U.S. power prices are on the rise. With the rising costs of natural gas, narrowing reserve margins, and soaring temperatures, it’s no surprise that power prices are increasing. We have already seen mounting pressures in ERCOT and MISO, but PJM is yet another ISO that has seen a surge in power pricing. While system-wide prices have risen to unseasonable highs, not all regions are showing similar signs of drastic price increases. In today’s Energy Market Insight, we will explore PJM pricing and why one region of weaker pricing stands out among the rest.
PJM relies heavily on natural gas generation; the rising costs for gas are a major contributor to the escalated pricing in PJM and across the country. Yet, in the wake of rising temperatures, demand, and fuel pricing, some regions have maintained weaker pricing than the rest of ISO.
We see substantially lower pricing within the Delmarva Peninsula, served by Delmarva Power and Light (DPL). While average on-peak pricing surpasses $147/MWh in PJM’s extreme, DPL maintains an average far below those of its neighboring load zones. The drastic spread begs the question of what dynamics within DPL could foster a lower power price than the rest of the system.
Much like the rest of PJM, DPL load is met primarily with natural gas. Oscillating around 2.2 GW, load in the region is stable and relatively low compared to an entire system load average of 95.2 GW for June 2022. With no load changes and little contributions from renewables, lower pricing is unexplained by the internal dynamics within DPL alone.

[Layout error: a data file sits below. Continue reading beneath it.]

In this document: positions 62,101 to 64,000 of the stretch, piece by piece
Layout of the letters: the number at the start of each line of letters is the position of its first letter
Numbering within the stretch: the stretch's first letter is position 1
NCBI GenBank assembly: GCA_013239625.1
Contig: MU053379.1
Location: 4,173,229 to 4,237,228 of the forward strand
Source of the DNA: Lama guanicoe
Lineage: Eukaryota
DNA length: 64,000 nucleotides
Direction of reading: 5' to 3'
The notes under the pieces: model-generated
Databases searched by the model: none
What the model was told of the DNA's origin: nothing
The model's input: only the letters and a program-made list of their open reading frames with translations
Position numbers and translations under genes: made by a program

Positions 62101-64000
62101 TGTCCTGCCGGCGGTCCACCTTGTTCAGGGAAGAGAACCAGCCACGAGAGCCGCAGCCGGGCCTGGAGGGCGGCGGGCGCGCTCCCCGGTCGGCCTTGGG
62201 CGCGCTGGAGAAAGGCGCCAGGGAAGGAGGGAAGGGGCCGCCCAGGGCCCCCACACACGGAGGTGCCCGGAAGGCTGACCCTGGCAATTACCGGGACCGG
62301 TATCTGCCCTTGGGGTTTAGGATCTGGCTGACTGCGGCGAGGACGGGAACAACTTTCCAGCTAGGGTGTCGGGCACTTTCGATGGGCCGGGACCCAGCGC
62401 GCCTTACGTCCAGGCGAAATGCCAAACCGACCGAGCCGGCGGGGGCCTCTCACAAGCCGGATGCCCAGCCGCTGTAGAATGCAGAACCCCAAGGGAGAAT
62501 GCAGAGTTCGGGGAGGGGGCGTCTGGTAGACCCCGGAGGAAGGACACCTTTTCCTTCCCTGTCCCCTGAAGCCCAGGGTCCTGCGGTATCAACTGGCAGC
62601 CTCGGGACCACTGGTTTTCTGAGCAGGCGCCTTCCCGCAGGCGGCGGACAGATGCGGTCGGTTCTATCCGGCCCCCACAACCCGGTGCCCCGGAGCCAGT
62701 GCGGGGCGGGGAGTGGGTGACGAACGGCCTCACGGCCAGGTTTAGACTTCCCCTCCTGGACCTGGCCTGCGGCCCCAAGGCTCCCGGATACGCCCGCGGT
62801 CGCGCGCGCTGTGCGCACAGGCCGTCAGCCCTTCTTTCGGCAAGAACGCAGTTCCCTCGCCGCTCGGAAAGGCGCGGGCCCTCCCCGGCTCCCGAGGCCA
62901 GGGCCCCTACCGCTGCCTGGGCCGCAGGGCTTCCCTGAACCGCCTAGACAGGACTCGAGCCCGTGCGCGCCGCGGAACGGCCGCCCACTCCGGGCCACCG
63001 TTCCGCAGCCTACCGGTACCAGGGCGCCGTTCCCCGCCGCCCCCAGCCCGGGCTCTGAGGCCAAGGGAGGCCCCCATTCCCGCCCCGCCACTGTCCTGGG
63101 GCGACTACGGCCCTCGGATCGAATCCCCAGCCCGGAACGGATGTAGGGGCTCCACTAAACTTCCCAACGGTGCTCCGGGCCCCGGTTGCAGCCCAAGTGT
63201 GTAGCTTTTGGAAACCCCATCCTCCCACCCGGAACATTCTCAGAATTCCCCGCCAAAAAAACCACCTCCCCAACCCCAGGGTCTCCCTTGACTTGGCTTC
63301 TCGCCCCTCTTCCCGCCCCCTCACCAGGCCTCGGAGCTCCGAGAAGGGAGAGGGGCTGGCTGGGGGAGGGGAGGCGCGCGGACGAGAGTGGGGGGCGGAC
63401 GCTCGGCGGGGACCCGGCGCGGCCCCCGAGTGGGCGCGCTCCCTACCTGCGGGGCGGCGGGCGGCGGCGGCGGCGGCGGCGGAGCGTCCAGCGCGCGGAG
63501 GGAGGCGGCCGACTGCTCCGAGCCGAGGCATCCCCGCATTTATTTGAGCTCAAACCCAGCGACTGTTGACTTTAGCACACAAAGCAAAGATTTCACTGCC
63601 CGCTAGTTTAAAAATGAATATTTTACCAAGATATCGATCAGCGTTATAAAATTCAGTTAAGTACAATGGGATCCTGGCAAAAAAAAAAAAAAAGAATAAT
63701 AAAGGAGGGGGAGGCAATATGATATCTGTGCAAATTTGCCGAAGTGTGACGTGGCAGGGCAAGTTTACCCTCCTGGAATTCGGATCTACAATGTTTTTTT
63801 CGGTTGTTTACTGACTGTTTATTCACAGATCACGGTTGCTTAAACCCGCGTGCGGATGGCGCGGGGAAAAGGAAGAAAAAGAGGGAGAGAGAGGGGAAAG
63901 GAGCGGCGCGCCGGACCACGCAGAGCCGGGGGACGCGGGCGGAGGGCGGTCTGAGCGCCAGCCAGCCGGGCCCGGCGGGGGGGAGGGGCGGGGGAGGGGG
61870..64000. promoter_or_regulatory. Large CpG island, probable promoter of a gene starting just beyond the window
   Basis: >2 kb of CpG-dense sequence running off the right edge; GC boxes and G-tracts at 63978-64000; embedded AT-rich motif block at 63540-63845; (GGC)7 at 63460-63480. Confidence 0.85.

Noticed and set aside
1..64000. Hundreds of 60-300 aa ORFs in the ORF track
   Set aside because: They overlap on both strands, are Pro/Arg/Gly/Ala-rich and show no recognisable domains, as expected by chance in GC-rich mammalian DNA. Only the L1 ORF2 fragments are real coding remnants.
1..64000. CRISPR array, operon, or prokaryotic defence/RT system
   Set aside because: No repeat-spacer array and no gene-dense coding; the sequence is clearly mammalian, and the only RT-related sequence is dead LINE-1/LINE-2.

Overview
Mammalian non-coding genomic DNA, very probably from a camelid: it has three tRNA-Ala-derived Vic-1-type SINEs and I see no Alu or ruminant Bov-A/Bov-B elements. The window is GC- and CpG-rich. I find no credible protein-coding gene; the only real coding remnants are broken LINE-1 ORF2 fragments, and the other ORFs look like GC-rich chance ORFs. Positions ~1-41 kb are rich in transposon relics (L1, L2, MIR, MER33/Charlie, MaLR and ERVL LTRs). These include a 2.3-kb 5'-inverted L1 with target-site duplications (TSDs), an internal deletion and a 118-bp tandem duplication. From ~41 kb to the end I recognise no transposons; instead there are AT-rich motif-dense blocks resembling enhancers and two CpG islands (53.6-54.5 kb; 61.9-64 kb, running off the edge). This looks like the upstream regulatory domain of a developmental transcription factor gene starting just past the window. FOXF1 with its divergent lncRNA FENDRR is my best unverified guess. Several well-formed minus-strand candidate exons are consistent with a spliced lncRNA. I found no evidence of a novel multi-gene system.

To further understand the pricing spread, we must consider the effects of the rest of the ISO on the region. DPL can interact with the rest of PJM through power transfers and, across the board, is primarily a net importer of energy. However, hourly imports and exports show that DPL becomes a net exporter during summer months.
The switch to net exports is a key indication that the region has excess supply over demand. Moreover, the switch provides insight into how PJM’s dispatch curve plays into the regional generation within DPL. Typically, during times of moderate to low load, demand is met by power flows into the region from more economic generators elsewhere. However, as load increases across PJM, Delmarva’s less economic plants are called on to dispatch to meet local load and export out of the region.
Like other regions across the U.S., this increase in local generation and exports is often met with transmission constraints and congestion. While DPL gas plants are called upon to generate, generation is capped at the limits of the transmission infrastructure. For DPL, both seasonal summer and winter congestion are evident.
More recently, congestion has been increasing within the region. With nearly 45% of hours seeing congestion in May and June, the recent weak pricing is best explained by the increased gas generation encountering increased congestion. Although summer generation requirements allowed for more gas plants to dispatch, insufficient transmission is causing a depression of pricing.
While Delmarva’s weak pricing can be mitigated with new infrastructure and/or exacerbated by a changing fuel mix (Indian River retiring in 2023), the region is just another recent example of how transmission infrastructure can drive a wedge within an ISO. Similar dynamics are happening all over the country (see North Dakota and South Dakota in MISO) and will continue to develop as transmission buildout lags generator investments.